Step 2.1: Install Microsoft SQL Server 2016 Upgrade Advisor

The tool can be obtained from here. The tool is not large so you should be able to download and install it in no time.

Step 2.2: Backup Database

There is always a chance that such migrations can fail. Make a backup of your Sitefinity database before continuing.

Step 2.3: Migrate Database

Open Microsoft SQL Server 2016 Upgrade Advisor and click Migrate to Azure SQL Database on the top left. Once you do that you will be presented with options to connect to the SQL Server instance that hosts your current on-prem Sitefinity database. Enter the credentials, connect to the database and choose the database that should be migrated.

Migrate Sitefinity Database

Once you do that the tool will start converting your DB to a format supported by Azure.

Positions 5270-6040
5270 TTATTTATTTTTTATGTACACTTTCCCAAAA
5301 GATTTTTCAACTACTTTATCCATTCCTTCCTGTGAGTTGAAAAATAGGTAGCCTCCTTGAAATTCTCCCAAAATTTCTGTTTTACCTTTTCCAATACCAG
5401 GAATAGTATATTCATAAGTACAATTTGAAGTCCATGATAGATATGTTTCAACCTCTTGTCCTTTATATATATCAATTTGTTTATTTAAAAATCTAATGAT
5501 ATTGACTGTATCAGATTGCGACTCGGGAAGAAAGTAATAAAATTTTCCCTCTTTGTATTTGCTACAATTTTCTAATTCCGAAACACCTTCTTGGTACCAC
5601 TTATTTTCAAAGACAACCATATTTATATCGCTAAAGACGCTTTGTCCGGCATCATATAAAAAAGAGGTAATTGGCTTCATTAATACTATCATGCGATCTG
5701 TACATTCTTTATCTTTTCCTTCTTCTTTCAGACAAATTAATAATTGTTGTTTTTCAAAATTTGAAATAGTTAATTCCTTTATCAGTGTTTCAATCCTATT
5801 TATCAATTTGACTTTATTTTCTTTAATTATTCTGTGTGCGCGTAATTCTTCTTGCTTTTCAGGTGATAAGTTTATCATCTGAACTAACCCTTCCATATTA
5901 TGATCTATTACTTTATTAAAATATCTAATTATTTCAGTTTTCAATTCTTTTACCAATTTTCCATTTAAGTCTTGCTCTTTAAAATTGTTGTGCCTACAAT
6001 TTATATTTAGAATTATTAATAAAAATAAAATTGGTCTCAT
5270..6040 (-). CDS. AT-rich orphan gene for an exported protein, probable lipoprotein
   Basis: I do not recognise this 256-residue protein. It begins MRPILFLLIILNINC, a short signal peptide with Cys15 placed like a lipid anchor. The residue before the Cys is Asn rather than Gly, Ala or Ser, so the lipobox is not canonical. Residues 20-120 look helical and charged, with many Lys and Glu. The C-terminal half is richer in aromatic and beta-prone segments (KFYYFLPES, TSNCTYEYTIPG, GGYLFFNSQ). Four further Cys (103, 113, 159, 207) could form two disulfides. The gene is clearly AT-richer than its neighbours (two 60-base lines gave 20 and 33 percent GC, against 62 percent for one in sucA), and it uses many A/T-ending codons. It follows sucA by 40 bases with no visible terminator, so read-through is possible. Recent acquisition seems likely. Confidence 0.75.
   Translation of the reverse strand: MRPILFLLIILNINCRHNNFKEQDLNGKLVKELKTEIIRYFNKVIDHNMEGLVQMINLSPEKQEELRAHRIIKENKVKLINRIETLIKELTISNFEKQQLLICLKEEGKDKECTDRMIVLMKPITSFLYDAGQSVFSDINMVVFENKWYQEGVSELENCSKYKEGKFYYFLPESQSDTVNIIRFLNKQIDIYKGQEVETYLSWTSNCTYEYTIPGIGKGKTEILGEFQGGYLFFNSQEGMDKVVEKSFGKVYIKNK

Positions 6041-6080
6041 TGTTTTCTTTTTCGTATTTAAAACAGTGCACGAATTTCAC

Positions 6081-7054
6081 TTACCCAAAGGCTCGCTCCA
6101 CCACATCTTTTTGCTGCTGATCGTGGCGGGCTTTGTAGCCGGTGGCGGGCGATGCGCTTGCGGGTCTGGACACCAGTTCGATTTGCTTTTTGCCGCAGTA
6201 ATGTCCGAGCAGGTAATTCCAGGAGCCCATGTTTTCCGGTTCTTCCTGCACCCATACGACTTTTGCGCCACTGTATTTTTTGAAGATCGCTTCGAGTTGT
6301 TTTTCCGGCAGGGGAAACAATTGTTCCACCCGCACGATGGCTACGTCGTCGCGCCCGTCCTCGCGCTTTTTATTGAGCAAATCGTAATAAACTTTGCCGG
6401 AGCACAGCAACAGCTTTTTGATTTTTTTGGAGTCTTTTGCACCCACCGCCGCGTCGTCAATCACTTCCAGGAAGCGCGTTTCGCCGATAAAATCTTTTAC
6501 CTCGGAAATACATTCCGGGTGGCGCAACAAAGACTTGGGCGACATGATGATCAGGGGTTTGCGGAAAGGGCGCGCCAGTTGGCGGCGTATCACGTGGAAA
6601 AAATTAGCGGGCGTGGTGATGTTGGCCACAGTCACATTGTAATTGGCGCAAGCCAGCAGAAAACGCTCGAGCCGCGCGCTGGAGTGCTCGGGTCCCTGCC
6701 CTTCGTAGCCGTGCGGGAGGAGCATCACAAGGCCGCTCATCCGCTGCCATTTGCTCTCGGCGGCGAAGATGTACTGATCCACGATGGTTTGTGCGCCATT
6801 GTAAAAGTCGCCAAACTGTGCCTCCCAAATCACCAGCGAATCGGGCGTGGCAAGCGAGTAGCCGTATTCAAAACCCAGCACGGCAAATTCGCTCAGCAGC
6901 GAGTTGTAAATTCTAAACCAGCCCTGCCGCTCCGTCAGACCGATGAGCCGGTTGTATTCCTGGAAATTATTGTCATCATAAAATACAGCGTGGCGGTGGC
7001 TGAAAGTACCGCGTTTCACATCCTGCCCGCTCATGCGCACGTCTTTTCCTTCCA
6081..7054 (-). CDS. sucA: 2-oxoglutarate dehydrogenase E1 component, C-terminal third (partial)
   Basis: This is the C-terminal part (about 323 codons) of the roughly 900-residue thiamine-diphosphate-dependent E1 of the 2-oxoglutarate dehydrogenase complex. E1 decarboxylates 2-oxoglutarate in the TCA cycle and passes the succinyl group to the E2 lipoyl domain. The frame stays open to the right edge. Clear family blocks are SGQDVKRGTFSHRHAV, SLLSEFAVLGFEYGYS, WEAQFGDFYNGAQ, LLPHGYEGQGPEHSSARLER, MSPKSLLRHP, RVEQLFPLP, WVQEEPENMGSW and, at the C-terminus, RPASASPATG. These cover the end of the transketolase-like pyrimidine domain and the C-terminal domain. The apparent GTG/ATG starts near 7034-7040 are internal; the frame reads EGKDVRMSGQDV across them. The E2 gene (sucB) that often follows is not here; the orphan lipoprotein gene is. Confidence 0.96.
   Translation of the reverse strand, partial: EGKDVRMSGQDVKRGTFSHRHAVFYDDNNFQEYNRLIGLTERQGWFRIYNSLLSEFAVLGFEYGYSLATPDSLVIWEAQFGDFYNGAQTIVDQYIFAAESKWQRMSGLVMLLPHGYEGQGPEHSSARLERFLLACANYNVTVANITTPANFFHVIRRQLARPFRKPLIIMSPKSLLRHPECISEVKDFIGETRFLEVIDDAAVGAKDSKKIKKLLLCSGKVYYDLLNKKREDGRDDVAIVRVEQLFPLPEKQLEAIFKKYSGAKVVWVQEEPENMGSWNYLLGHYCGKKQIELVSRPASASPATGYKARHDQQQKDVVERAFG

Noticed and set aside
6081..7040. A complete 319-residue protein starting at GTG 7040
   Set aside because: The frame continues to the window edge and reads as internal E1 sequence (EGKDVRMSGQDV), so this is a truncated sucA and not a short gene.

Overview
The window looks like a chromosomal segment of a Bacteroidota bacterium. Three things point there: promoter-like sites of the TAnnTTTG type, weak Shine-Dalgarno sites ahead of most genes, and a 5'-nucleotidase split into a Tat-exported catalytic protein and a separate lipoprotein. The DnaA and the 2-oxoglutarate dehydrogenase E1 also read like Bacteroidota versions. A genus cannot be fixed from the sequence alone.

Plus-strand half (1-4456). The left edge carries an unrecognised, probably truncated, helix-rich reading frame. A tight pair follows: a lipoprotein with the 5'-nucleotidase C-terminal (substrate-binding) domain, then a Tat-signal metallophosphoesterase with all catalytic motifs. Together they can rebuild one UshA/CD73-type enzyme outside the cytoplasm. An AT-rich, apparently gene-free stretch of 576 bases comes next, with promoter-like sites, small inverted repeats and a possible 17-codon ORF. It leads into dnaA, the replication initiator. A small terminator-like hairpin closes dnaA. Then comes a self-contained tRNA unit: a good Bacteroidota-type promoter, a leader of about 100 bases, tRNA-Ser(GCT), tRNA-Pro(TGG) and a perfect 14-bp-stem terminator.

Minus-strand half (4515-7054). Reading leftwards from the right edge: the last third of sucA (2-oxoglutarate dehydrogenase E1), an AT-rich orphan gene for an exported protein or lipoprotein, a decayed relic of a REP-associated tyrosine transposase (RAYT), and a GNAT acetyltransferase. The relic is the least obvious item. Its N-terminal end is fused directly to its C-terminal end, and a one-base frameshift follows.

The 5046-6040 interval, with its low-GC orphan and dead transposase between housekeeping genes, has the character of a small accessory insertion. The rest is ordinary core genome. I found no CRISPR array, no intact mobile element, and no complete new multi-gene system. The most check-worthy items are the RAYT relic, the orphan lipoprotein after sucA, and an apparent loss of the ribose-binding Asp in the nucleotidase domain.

The process could take a while for large databases. Once ready, you will be presented with a screen where you will be able to inspect any issues, if any, that the tool has discovered. In case you are working with a standard Sitefinity database there should be no issues whatsoever.

The next step is to deploy our migrated DB to Azure. Luckily Upgrade Advisor will help us with this task as well.

Deploy Database To Azure

To finish the migration process, select the database on the left and click on Select Target. This will open a new page on the right where that allows us to choose a server where the migrated DB will be deployed. For this step we need the settings that we used to create our SQL Server. Enter the name of the server and the credentials of the admin user then click Connect. If the connection settings are okay you will be able to confirm that this is the correct SQL Server by clicking Select. At this point the button Migrate should light up. Press that button and in a few moments your database will be deployed to Azure.

If you go back to the resource group in Azure Portal you should see one additional item there. This is the migrated database that Microsoft SQL Server 2016 Upgrade Advisor has created for us.